Reasons that I have heard for students being absent:
  • (s)he's tired
  • I can't make her/him go
  • they don't have mitts/boots/appropriate clothing
  • grandma/cousins/family are in town
  • we are going out of town
  • family vacation to an exotic (out of country) location
  • extra-curricular activities (in the old days, didn't that mean AFTER school?)
  • a sibling's tournaments
  • they don't have a way to get to school
  • I need them at home to help out
  • ... and that is just to name a few ...
There are as many or more legitimate reasons. And yes, anything can come up at any time that no one could ever plan for. Life is like that. But when parents don't make attendance a priority in their own life ... what kind of example are they setting?

That is why I think that there is one award that is politically correct to acknowledge. Attendance. Even my mom received the Perfect Attendance award for every (?) year she bowled. Why not at school?

My Son told me that they were told at the beginning of the year, that they would come up with a special acknowledgement for those that had perfect attendance for the year. My son was inspired by another student who had perfect attendance for four years. He made up his mind and achieved his goal. What was the special acknowledgement?? Pizza lunch. Oh.

Well, my son ... this is real life. You must set your own sights and standards high. Reach for the stars and believe anything is possible. You will find your rewards as you go along ... but most of them will come from doing your personal best and giving yourself credit where credit is due. Be kind to yourself and acknowledge every small victory.

The reality is that awards aren't given out for life successes. That is why it is so important to acknowledge the little things that people do when ever you have an opportunity. We all need a little encouragement from time to time.

Eighty percent of success of success is just showing up.
~Woody Allen

Thursday, June 21, 2012

Because I Didn't Make My Lunch ....

If I would have made my lunch yesterday ... I would have missed a chance encounter with some friends that I worked with a lifetime ago.

As I was standing in the line at Tim Hortons waiting for my sandwich, I recognized the person who walked in. We worked together for a few years before My Youngest was born and came to know each other well. Each of us shook our head as we turned back the clock about 16 years and neither of us could disguise our pleasure as we greeted each other.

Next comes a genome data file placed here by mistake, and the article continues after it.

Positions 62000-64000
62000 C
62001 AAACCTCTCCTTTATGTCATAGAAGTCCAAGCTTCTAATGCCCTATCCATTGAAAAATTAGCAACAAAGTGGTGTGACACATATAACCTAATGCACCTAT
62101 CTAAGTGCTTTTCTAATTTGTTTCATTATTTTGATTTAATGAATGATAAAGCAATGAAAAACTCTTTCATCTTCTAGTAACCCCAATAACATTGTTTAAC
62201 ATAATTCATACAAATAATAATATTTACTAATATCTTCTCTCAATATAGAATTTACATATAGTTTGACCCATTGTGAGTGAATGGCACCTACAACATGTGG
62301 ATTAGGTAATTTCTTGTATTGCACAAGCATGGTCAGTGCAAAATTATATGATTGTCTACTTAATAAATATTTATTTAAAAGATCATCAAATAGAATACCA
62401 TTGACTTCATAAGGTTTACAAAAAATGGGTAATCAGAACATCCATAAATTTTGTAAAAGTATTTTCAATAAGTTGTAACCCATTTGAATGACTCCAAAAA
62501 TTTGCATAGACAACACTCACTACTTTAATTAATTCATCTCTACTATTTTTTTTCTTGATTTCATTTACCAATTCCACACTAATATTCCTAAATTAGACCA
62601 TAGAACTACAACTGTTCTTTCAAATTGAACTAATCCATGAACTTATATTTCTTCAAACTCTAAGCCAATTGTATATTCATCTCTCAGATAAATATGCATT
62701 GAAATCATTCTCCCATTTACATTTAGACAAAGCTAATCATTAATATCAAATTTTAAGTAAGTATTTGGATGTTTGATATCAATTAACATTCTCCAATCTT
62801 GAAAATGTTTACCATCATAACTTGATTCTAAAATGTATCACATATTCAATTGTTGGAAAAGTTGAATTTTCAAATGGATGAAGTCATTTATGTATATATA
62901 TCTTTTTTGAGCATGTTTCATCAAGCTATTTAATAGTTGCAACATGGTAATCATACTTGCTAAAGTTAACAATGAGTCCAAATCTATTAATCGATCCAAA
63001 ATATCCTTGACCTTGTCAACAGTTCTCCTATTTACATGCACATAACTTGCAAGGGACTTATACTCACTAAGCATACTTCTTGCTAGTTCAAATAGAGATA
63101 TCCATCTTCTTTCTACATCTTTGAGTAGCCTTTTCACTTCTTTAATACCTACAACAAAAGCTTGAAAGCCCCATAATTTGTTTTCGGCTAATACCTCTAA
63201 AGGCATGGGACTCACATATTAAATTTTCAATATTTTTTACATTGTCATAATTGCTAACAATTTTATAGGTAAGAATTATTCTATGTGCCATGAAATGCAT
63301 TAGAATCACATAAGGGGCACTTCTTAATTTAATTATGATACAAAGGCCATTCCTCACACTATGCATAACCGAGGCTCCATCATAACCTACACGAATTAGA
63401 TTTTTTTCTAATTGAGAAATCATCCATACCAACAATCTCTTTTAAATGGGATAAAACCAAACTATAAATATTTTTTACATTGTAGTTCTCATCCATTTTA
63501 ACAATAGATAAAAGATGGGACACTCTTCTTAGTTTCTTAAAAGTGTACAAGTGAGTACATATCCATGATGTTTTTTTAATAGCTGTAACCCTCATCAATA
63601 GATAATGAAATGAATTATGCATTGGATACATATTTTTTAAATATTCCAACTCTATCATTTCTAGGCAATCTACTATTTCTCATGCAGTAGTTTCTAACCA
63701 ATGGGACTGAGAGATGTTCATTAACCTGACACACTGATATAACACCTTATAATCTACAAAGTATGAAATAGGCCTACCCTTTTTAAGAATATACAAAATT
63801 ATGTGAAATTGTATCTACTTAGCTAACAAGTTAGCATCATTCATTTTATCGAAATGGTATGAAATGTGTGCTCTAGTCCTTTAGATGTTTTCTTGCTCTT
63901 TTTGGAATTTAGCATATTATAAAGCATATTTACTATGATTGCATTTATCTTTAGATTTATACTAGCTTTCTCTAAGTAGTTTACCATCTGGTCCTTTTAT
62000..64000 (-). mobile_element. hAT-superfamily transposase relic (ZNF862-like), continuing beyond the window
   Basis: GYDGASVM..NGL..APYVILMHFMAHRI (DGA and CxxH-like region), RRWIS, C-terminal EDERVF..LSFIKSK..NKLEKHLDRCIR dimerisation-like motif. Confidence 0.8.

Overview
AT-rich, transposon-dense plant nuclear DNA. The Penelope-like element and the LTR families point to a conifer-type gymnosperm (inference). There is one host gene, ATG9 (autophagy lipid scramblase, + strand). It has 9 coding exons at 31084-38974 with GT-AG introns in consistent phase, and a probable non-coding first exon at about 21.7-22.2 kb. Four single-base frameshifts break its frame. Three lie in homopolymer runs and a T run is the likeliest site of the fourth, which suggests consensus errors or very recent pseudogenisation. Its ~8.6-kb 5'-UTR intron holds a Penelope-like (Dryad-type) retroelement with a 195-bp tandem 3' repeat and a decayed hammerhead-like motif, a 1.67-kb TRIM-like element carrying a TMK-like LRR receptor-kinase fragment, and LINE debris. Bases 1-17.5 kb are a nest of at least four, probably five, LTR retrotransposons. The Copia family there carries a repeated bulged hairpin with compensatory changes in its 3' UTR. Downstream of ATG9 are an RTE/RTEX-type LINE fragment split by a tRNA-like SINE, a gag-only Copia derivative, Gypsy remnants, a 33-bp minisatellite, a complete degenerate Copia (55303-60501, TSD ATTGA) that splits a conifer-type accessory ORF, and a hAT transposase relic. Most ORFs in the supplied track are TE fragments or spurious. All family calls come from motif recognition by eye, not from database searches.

We barely said hello and she said, "You remember Bonnie? ... she is right over there!" I had no place that I needed to be (I usually eat my sandwich in the car as I drive back to work, so no one suspects my take-out-food addiction), so the three of us sat down and had lunch together.

It was light. It was easy. It was fun. We caught up and heard little snippets of where life has taken us and where we were 'at' in our lives.

Two of the three of us have changed career directions since we last knew each other. One had divorced. One had a child (albeit 14 years ago!). Our children had grown up, gotten educated, pursued careers, married and had their own children. A lot changes over the course of a year ... let alone 15 or more.

But when we sat down and talked, it was as if no time had passed. I felt like the 'me' that I was when I knew them.

I met 'Bonnie' 24 1/2 years ago. She worked at the very first branch that I had ever worked at after our move to our New City.

At the time, my score was pretty high on the 'stress survey'. Within four months I: had a baby; separated from my husband; suffered the death of a parent; moved to a new province; and started a new job. Not to mention, a few financial challenges due to 'all of the above'. I didn't talk much in those days and the people who I worked with knew very little about my story.

About four years ago, I wrote a blog post that mentions a story that Bonnie told one day when three of us went out for coffee:

"Three people who were each dealing with very stressful problems (at the time I was told this story the 3 of us sitting at the table were dealing with cancer, a child with serious health issues and the after effects of an abusive marriage), once went to a very wise man and asked for him to take their problems away. The wise man agreed and each of them were immediately rid of their problems. But what they got in exchange was one of the other problems the other people were living with. After a short time, these same three people returned to the wise man and asked for their original problems back."

It was one of those knee shaking and thought altering conversations that you never forget. I often think of that conversation and the three of us that sat around the table that day.